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With the York Revolution's contract to run the York City Ice Arena winding down, city officials are taking a do-over as they try to find the troubled rinks' next manager.

The city has created a committee to expedite a new Request for Proposals (RFP), which will seek bids to manage the arena before the baseball team's contract ends in September.

An earlier request for bids was pulled this summer, less than a month after it was published, because it lacked clarity, said Chaz Green, the city's deputy director of public works.

More: York City seeking proposals for ice arena management

"We wanted to clarify language and let those interested know that we're weighing all sorts of options," including renting or leasing the facility, he added.

That task now falls to the committee, which is composed of the city's public works department, business administration and mayor's office.

"Initially, we didn't clarify or get the information out that we wanted to," Green said. "We want to make sure this RFP is special and that we do this right. It's very important, and we don't want to limit ourselves."

If the new RFP doesn't lead to a new contract by the September deadline, the possibility of extending the contract with the Revs remains in the city's arsenal, he added. 

Green declined to give an estimated timeline of when the new RFP is expected to be published or how long a possible contract extension with the Revs would last.

City spokesman Philip Given said additional details of the RFP will be weighed "through the exploratory process" carried out by the committee.

Given added the city "would welcome" the Revs to apply to once again manage the facility.

Eric Menzer, president of the Revs, said they didn't bid on the RFP due to it being pulled, but the company most likely will place a bid when new request is released.

"I suspect we will bid unless there is something in (the new RFP) that would cause problems," Menzer said. "However, we'll continue to manage it until they get through their process, and we will certainly be cooperative with whatever they would like to make it run smoothly."

Debt: Since 2003, the city has been paying about $600,000 per year for the arena, two years after the city assumed responsibility for a $7.3 million bond it had guaranteed to build the two-rink facility.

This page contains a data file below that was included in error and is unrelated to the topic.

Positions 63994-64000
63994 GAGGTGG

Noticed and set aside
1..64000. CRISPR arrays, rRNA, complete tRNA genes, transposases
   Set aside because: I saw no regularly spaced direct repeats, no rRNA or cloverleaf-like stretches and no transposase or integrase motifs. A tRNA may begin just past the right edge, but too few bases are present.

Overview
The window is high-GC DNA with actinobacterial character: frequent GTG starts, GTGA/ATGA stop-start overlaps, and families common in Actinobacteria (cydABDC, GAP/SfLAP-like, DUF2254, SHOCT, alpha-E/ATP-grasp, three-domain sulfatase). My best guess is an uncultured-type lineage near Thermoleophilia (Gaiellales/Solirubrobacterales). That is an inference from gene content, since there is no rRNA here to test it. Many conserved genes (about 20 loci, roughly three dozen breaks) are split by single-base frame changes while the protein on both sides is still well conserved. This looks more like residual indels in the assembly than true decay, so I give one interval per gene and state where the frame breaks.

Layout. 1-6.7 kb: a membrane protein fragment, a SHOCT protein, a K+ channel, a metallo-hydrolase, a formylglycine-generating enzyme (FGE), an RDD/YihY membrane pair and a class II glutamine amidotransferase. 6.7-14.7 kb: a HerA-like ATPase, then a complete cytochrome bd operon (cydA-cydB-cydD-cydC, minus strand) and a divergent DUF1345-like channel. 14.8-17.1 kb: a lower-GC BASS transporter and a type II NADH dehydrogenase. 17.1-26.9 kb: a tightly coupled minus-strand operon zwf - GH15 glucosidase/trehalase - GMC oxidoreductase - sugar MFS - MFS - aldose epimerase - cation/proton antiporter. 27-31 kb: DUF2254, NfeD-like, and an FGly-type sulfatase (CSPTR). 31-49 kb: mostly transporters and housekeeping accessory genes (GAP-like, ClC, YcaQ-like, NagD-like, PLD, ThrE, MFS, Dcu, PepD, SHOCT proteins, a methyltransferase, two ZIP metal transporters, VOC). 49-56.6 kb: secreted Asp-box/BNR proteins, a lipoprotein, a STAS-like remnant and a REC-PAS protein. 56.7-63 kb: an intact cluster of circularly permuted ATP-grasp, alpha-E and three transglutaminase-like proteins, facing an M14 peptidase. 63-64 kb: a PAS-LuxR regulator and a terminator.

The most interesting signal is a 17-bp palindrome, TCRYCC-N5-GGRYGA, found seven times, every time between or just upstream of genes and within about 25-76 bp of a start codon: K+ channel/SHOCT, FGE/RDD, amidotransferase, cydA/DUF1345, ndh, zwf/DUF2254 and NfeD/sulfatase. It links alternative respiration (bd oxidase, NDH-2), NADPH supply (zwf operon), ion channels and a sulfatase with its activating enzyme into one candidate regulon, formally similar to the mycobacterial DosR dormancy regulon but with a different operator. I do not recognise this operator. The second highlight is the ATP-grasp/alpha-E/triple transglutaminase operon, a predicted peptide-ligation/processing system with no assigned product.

More: York City Ice Arena: 'Problems from day one'

Menzer, the city's economic development director at the time the bond was issued, was among the most ardent supporters of building the arena.

The bond was supposed to be paid off by 2021, but City Council members voted last year to refinance it with a separate 2011 bond, extending the expected date of payoff to 2027.

When the Revs took over management of the facility in 2014, it produced nearly $90,000 in profit during the first few months, but it lost about $130,000 from 2015 through September 2017, according to income statements submitted to the city.

Investigation: The arena's debt isn't the only reason the facility has made headlines, as an investigation by the York City Police Department also came to light last year.

City and Revs officials have been silent about the subject of the investigation, but internal emails provided to The York Dispatch by a former ice arena employee show that the timeline of the investigation coincided with the termination of the facility's longtime general manager.

Less than two weeks after the general manager was fired, Menzer emailed arena employees to let them know that "the city has decided to expand into at least a preliminary investigation by city police to determine if sufficient evidence exists for criminal prosecution of the alleged theft."

That same day, Sept. 5, York City's public police log shows that a detective met with city solicitors Jason Sabol and Donald Hoyt at City Hall "in regards to a theft that occurred at the York City Ice Rink."

Authorities said in June that the investigation was still underway. York City Police Chief Troy Bankert didn't respond to phone calls this week regarding to current status of the investigation.

Also, an independent audit of York City's finances released late last year found a lack of “appropriate controls and oversight” at the ice arena.

A separate review by The York Dispatch of hundreds of arena-related documents, obtained through multiple Right-to-Know Law requests, also showed bookkeeping anomalies.

Asked to explain the apparent irregularities in the documents, Menzer declined, citing an ongoing police investigation involving the York City Ice Arena.

 

 

 

 

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